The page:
Enlightenment 2.0: Conspiracy Of Stupidity

Might conspiracy theories be the expression of a paradigm shift in our morality, an Enlightenment 2.0?

Conspiracy theories are Veblen goods. Their value goes down with popularity. So to the casual dabbler during the innocent 2000s, they used to be fun and kooky, harmless exercises in pareidolia and synchronicity. Now conspiracies are the mainstream view to explain any phenomenon we don’t like, and that’s taken all the fun out of calling the Queen a reptile, Bush a puppet, and everyone else a cuck. Conspiracy theories attracted two kinds of people, 1) Veblen snobs who enjoyed the feeling of knowing something nobody else did and 2) persecution-complex paranoids who wanted to wake everybody else up. Mass media is staunchly Darwinist, allowing popularity to define the survival of a meme instead of any abstract notion of inherent value. This medium strongly selects for the paranoid personality types endowed with the will and energy to evangelize. Within a decade, the Veblen snobs have dwindled away to nothing, as their domineering conspiracy bedmates swelled the ranks and made the idea of a conspiracy theory a mixture of three things all snobs hate: commodified, loud, and dumb.

Conspiracies are now commodities. Bare essentials of life. There is no longer the scope for a branded differentiation that separates a sophisticated conspiracy from an idiotic one. They’re all just store-brand now. This is a dark cloud with a formidable silver lining. The silver is this: our standards for rational behavior and strategic thinking are higher, but silverest of all, we are no longer blind to the equivalence of sins of commission and sins of omission.

The first explains why we believe Antifa was responsible for the pro-Trump Capitol riots. We have seen the amazing efficiency with which a huge part of the US turned instantly against Trump, his supporters, and his bid to stay in the White House. Given what we know about the aftermath of these riots, it is exceedingly difficult for us to visualize a counterfactual, a world perhaps where the riots awakened the country to a black rot at the center of government and sparked a revolution, ie a world where Trump wins. Our inability to conceive such a counterfactual leads us to believe that what happened was what was always going to happen, ie in every possible parallel universe where the pro-Trump riots occurred, the same result ensues. Given this certainty of a result that is entirely antipodal to the aims of the rioters, we only have 2 options in our views about the rioters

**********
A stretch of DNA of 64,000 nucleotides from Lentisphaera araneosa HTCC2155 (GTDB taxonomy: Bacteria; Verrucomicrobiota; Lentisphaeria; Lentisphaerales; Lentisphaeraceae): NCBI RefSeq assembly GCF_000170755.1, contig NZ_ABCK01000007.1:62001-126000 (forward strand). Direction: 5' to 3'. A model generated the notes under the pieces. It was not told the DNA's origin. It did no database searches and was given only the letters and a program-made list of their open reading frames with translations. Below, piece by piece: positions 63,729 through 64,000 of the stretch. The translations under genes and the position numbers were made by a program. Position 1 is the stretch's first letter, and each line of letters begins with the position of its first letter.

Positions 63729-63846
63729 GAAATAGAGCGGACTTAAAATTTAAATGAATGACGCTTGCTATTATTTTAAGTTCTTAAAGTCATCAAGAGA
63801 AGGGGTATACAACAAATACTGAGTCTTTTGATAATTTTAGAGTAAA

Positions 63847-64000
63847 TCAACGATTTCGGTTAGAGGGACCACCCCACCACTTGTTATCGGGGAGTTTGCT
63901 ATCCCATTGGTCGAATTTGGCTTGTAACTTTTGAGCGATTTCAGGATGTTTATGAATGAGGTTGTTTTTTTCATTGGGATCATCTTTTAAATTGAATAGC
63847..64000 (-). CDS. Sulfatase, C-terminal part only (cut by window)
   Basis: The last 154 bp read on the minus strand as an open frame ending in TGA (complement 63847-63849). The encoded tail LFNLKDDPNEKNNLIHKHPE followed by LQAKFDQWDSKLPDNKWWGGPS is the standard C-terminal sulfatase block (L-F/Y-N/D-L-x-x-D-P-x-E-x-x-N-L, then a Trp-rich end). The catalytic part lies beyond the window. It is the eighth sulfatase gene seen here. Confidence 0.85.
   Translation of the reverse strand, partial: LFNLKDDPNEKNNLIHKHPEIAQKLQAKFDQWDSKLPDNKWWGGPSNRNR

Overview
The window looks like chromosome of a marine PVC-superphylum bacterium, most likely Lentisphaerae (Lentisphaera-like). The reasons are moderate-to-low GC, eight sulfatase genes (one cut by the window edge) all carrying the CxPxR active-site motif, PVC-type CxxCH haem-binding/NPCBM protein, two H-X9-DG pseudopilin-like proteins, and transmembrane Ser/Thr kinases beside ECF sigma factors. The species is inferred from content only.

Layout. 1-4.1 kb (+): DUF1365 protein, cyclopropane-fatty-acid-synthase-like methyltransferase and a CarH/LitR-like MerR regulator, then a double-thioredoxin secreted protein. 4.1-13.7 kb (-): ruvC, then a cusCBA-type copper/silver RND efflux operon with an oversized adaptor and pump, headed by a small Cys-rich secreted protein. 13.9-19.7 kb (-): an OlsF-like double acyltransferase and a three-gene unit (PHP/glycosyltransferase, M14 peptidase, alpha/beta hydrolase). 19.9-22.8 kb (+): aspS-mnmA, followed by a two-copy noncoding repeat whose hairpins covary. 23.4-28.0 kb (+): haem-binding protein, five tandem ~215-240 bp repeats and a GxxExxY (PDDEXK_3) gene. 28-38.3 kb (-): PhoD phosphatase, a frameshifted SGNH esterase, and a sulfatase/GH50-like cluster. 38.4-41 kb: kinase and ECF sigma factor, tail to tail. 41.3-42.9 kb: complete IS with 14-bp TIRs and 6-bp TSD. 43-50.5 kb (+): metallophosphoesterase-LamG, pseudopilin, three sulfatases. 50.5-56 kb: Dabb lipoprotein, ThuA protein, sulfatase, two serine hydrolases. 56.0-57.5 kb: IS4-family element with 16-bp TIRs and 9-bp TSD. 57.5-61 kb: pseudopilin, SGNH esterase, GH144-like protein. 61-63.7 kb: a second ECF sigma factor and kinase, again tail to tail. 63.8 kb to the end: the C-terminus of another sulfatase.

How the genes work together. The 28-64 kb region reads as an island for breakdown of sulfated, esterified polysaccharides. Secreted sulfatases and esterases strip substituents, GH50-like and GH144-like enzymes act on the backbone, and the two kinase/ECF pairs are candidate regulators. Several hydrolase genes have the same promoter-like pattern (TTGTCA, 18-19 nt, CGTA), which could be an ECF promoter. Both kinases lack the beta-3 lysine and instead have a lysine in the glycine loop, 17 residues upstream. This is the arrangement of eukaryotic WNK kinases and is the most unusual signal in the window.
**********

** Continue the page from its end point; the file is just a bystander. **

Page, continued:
1. They’re unbelievably irrational, and did the exact wrong and counterproductive things.
  2. They knew exactly what they were doing, and got exactly what they wanted

The latter view leads to Antifa. So I suppose the act of turning a blind eye to all the evidence, all the facts, and all the logic, contains something almost romantically humanitarian about hoping that people are not so stupid as to belong to Category 1 and therefore must be Antifa. This was the same line of reasoning that made BLM looting the opportunistic conspiracy of right-wing vandals and trolls. Both these conspiracies are touchingly generous in their opinion on human reason, when unfortunately all the facts suggest that crowds of humans regress to the IQ of a potato. Yes, crowds are that dumb, and thank god for that. Imagine a competent, rational, strategically drilled mob of rioters. No thanks, I’ll take pitchfork-wielding simpletons any day.

So onwards to the silverest lining: our expectations regarding responsibility vs accountability, incompetent action vs incompetent inaction. A conspiracy theory has a basic underlying mechanism: it takes any result that developed organically or inadvertently, and assigns to it an element of will-power. Bush did 9/11, because otherwise the US was simply caught napping. Big-Oil suppressed climate change information because otherwise our lawmakers have simply been napping. Bill Gates created Covid because otherwise the world was simply caught napping. Conspiracy theories reveal to us the arbitrary privileging of a sin of commission over a sin of omission, whereas they’re both just sins. Letting climate change, 9/11 and Covid happen, are all just as immoral as making them happen, and a conspiracy theory eliminates that intermediate nuisance of making a philosophical case about equivalence, instead jumping straight to the bottom line: that these bad things were made to happen.

In the Enlightenment, our moral philosophy made a paradigm shift into the principles of universal rights, justice, and individual freedom. Over the next 2 centuries, we’ve reached a stage of civilization where these ideas are very difficult to argue with. Immoral actors or groups of actors, starting from the state, cannot harm, persecute or enslave us. But there was a loophole they’ve been exploiting. They can let us come to harm, persecution or slavery, through no fault of their own. Force Majeure. The politician can claim he isn’t responsible for earthquakes and droughts, for spontaneous pogroms and internecine violence. Then everyone reads Hobbes and agrees with the politician, approving his request for more funds to control the beast within all of us, and maybe dig one well to keep the peasants happy for another planting season.